Up to now, most studies investigating herbivore-induced defence traits such as volatile production in Arabidopsis were done with one of the three laboratory accessions Col-0, Ler, or WS. Significant differences were observed in HIPV emission between the accessions Col-0, Ler, and WS after P. rapae herbivory or JA treatment. Nevertheless, variation in HIPV emission between these three accessions is rather moderate when compared with the variation that is present among all nine accessions studied (Fig. 2). Thus, when comparing these three accessions, with respect to the behaviour of parasitoids, for example, it should be noted that these accessions do not completely represent the width of genetic variation in induced volatile formation existing in Arabidopsis thaliana. Therefore, the study presented here for nine Arabidopsis accessions is a considerable contribution, as it compares the HIPV emission of the three above-mentioned accessions together with six other accessions and its effects on the behaviour of carnivorous natural enemies.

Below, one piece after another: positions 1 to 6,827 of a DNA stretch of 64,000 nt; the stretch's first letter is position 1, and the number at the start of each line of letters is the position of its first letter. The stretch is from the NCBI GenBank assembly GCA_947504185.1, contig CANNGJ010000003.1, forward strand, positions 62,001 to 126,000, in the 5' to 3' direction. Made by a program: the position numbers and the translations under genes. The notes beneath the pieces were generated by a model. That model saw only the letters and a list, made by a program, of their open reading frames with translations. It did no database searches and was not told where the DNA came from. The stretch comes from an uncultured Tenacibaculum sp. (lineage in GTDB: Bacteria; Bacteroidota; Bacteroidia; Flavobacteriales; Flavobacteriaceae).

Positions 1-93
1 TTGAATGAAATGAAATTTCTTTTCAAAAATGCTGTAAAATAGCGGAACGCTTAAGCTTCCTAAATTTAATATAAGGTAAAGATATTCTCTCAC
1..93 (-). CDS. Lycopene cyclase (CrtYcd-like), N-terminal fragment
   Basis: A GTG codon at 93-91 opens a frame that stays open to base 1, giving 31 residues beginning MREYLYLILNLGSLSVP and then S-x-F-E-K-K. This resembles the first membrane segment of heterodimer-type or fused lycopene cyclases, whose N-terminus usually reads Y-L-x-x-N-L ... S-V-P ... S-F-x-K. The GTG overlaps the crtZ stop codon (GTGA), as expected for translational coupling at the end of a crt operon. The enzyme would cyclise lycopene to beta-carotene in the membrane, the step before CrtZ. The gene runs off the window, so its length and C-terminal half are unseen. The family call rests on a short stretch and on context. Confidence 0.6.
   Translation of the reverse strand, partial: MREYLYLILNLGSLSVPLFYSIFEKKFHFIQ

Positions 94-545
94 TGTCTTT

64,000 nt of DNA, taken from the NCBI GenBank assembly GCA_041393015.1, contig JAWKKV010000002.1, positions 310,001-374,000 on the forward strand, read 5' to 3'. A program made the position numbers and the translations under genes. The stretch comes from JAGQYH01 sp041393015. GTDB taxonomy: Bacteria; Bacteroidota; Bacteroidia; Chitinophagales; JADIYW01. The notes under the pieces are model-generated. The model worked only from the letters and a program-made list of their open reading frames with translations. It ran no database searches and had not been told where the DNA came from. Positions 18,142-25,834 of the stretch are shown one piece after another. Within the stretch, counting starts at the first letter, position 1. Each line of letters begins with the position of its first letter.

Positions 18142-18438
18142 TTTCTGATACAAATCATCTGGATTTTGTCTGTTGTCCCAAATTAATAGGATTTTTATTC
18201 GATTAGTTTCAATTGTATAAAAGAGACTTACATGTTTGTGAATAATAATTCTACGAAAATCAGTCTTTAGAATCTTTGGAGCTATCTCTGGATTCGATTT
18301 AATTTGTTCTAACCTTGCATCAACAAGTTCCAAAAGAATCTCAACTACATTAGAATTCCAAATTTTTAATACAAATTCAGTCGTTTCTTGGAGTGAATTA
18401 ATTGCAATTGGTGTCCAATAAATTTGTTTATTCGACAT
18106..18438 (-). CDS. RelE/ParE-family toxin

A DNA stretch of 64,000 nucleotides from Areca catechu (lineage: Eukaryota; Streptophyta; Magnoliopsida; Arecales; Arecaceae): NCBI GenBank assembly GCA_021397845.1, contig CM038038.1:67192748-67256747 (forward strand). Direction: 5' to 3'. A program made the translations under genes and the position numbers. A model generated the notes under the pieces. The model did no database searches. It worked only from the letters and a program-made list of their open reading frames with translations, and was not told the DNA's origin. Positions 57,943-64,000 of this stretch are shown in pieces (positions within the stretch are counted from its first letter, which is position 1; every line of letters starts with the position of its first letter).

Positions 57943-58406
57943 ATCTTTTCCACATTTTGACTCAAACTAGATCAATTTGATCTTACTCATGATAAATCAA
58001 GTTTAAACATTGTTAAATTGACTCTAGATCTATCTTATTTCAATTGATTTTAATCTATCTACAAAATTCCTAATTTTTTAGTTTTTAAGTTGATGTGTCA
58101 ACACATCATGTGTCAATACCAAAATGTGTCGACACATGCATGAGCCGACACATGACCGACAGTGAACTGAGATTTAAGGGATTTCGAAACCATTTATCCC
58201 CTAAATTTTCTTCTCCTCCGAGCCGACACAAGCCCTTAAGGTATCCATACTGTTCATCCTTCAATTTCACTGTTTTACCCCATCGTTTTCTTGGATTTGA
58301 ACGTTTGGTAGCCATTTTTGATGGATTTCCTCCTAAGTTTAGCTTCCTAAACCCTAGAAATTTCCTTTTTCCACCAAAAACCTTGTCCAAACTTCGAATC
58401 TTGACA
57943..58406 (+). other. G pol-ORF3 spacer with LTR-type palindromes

The variation found between the induced headspace volatiles of, for example, Col-0 and WS plants suggests that foraging behaviour of carnivorous arthropods may be influenced by these differences. However, naïve D. semiclausum females did not discriminate between JA-treated Col-0 and WS plants. This suggests that (E)-β-ocimene, (Z)-β-ocimene, and DMNT, which represent the main differences between the two accessions, are not of high importance for this parasitoid during the host location process (see Supplementary Table S5 at JXB online). An attempt was made to identify which individual compounds in the headspace of JA-treated plants influence the attraction of parasitoid wasps while searching for hosts. Despite the observed differences between accessions, it was not possible to allocate individual compounds to explain parasitoid behaviour. The complex variation in odour blends is likely to interfere with drawing conclusions about the contribution of individual compounds. It is more likely that the contribution of individual compounds to the total headspace composition of the plant after induction is crucial for the parasitoid (De Boer et al., 2004; Mumm and Hilker, 2005). For instance, TMTT is not attractive to the predatory mite Phytoseiulus persimilis when offered as a single compound but when added to a complex herbivore-induced volatile blend it does affect the predator's behaviour (De Boer et al., 2004). Moreover, quantitative aspects have not been included. Possibly, the discrimination between blends is affected by absolute emission rates rather than only the relative emission rates.